Cedar Lake Parkway Tomorrow (1)

A Tree Proposal Kenilworth Should Love

Hey, do you remember a couple of years ago when that budget-Pixar animation company made a feature-length adaptation of The Lorax? Only it watered down the message of one of Dr. Seuss’ most depressing and dire tales about the inevitable result of unadulterated greed into “You can still consume things, but make sure they’re #green!” The one that came complete with product tie-ins for IHOP and a “Truffula Tree friendly” Mazda CX-5?

Mazda Cx 5 Lorax.jpg.653x0 Q80 Crop Smart

(Photo: Universal Promotional Material for The Lorax)

Because that’s what I immediately think of when I hear of the latest angle that the Kenilworth crowd is trying in order to stop the Southwest Light Rail. A Hail Mary appeal to “think of the trees” and postpone preliminary construction in case the federal funding doesn’t arrive. Lip service to an environmental cause to benefit themselves.

But wait! I’m not just going to drop an opinion and leave, I’m actually here to offer a solution. You see, I can’t make the assumption that the Cedar-Isles-Dean Neighborhood Association is acting in bad faith. Kenilworth is a neat example of taking an area that was once a rail yard and turning it into an urban oasis. The fact that we’re running the SWLRT through it is a decision that, while we’re stuck with it now, could have gone a different way if FTA transit requirements for funding had counted existing transit riders when considering projects for funding. So losing 1300 trees and a quiet respite in our city is something we shouldn’t take lightly.

Having said that, if we are going to take our commitments to stop climate change seriously, we need to expand our light rail system as soon as possible. Better and faster transit to our suburbs is especially important, given they developed in a post-streetcar reality, and the sort of dense transit-oriented developments we want to see in the future require a high-quality transit system in order to work. Stopping Southwest Light Rail over Kenilworth at this point is literally missing the forest for the trees.

So, here’s my solution – let’s close the Cedar Lake Parkway to vehicle traffic.

Here’s what we’re working with:

Cedar Lake Parkway Today (2)

Current corridor usage on a wide section of Cedar Lake Parkway

And here’s what could (dare I say, should) be.

Cedar Lake Parkway Tomorrow

Proposed corridor usage on a wide section of Cedar Lake Parkway

I mean, it’s staring us right in the face. If we reclaim that roadway space, we’d have more than enough room to plant replacements for 1300 trees. Probably far more, even. It would turn that section of the Grand Rounds into a tranquil forest trail along Cedar Lake, especially once all those Land Rovers and Beamers aren’t able to use it as a substitute for the freeway anymore. It would be an incredible reclamation of natural space in our city, all for the cost of ripping up one road.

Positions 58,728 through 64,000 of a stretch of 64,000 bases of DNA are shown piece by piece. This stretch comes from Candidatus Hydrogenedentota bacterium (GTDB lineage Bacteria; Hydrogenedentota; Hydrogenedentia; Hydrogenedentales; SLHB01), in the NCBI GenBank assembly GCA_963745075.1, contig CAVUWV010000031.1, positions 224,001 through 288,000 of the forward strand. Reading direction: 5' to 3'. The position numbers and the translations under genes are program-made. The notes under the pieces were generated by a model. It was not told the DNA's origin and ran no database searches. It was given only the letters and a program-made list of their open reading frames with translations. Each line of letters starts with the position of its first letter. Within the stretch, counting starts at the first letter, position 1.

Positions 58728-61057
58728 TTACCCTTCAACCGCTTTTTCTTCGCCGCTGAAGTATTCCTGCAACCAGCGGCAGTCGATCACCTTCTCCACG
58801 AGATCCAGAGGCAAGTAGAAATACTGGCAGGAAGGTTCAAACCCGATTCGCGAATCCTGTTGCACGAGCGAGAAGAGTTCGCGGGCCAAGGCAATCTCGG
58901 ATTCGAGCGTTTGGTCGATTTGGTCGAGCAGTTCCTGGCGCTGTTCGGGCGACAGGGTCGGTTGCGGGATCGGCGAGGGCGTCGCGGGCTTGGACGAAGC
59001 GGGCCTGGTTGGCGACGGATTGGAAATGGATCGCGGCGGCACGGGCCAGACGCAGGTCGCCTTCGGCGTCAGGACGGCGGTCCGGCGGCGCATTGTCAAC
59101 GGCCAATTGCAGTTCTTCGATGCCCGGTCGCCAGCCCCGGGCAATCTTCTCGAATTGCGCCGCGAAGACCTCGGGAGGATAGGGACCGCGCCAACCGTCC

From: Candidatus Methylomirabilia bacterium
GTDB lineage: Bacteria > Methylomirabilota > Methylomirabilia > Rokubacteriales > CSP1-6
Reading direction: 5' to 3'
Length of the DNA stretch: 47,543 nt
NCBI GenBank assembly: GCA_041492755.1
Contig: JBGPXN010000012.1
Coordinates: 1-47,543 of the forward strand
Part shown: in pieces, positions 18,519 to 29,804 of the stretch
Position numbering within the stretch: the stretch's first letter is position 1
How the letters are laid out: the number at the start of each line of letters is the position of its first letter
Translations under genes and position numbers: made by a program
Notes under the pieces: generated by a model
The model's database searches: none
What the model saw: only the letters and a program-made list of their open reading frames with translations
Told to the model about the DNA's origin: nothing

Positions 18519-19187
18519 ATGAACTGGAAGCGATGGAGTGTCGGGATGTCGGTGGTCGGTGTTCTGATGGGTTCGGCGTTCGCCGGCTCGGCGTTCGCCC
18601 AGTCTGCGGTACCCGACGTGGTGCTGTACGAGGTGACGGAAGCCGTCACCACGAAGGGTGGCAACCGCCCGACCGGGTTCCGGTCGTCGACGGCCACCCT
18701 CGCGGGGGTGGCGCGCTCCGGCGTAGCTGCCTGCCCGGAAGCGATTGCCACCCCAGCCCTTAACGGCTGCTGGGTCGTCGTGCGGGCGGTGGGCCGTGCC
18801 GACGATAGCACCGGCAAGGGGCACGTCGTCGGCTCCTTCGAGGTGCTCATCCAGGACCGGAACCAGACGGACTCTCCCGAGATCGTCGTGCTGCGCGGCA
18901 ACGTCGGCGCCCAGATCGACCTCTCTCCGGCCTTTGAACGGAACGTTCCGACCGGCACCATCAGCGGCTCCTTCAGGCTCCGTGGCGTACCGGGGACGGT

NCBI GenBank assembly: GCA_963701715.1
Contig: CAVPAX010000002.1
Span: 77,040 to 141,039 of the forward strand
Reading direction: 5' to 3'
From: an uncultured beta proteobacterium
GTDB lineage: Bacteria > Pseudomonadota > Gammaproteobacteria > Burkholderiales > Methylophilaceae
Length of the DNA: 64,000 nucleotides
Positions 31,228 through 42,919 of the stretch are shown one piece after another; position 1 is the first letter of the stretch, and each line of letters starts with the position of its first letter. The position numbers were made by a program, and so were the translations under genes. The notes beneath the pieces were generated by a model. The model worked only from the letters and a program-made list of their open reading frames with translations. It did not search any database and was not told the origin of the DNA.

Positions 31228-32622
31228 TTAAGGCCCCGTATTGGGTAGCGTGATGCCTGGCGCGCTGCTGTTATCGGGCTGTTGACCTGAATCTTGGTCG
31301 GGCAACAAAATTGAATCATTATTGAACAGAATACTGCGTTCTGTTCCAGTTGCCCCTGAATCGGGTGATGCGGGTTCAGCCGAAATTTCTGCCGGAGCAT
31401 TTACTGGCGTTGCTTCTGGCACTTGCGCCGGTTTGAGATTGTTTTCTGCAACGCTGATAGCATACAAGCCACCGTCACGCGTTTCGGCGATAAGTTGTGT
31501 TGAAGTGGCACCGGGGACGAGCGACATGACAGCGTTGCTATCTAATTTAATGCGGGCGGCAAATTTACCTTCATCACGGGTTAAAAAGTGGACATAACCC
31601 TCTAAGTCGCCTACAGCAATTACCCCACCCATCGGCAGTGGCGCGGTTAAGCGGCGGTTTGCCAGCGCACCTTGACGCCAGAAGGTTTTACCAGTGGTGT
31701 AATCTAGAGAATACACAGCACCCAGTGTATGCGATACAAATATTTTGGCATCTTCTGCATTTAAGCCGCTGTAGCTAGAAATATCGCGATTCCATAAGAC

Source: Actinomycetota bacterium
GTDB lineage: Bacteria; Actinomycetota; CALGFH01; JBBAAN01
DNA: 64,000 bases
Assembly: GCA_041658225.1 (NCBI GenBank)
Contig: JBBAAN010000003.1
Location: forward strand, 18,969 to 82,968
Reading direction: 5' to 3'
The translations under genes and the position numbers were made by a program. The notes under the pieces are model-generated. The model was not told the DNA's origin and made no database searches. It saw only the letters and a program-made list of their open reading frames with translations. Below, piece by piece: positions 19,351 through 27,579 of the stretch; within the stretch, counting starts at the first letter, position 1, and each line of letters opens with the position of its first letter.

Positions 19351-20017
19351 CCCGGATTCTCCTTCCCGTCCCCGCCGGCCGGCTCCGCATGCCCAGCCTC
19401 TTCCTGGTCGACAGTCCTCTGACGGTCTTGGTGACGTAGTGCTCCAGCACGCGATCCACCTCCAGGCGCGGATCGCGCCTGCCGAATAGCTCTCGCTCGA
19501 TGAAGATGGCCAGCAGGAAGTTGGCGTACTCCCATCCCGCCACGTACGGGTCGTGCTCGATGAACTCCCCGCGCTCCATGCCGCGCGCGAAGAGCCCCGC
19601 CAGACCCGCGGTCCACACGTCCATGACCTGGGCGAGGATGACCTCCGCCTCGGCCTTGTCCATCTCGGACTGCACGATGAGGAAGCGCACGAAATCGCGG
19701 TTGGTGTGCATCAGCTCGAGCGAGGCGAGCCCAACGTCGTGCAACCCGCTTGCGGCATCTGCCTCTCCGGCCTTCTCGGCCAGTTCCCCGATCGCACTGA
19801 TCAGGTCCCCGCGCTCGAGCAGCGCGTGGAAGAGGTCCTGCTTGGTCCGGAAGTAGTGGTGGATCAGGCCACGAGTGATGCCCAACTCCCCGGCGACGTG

As far as I can tell, the road is entirely superfluous to the neighborhood. Traffic can be rerouted down Cedar Lake Road to France via Ewing. Given the size of Ewing and France, and that their exit onto Minnetonka is far more suitable for the traffic than Dean Parkway, it almost seems like this was the plan all along, and that drivers never should have been using Cedar Lake Parkway as a bypass in the first place. Of course, this route would be all but useless to Kenilworth residents, since they’d have to venture almost to St. Louis Park and backtrack through a busy part of Lake Street in order to use the Grand Rounds system as a traffic cheat code. But without traffic lanes, the trail should revert to a quieter area in general, adding to the atmosphere of the reforested North Cedar Lake Trail, which I’m sure they’d agree is way more beneficial to their community.

From my Google Maps surveying of the area, most of the homes that connect to Cedar Lake Road only do so as a secondary approach, either as a walkout to the lake or alternate driveway. In other words, a majority of those who have homes adjacent to the parkway wouldn’t be negatively affected. And if I missed a few… well, Cedar-Isles-Dean Neighborhood Association is willing to sacrifice the benefits Southwest Light Rail would bring to thousands of area residents, so I’m comfortable sacrificing the convenience of a handful of this area’s residents in order to make this a reality. If Kenilworth’s residents love trees and quiet spaces as much as I think they might, they would also agree this is a noble tradeoff.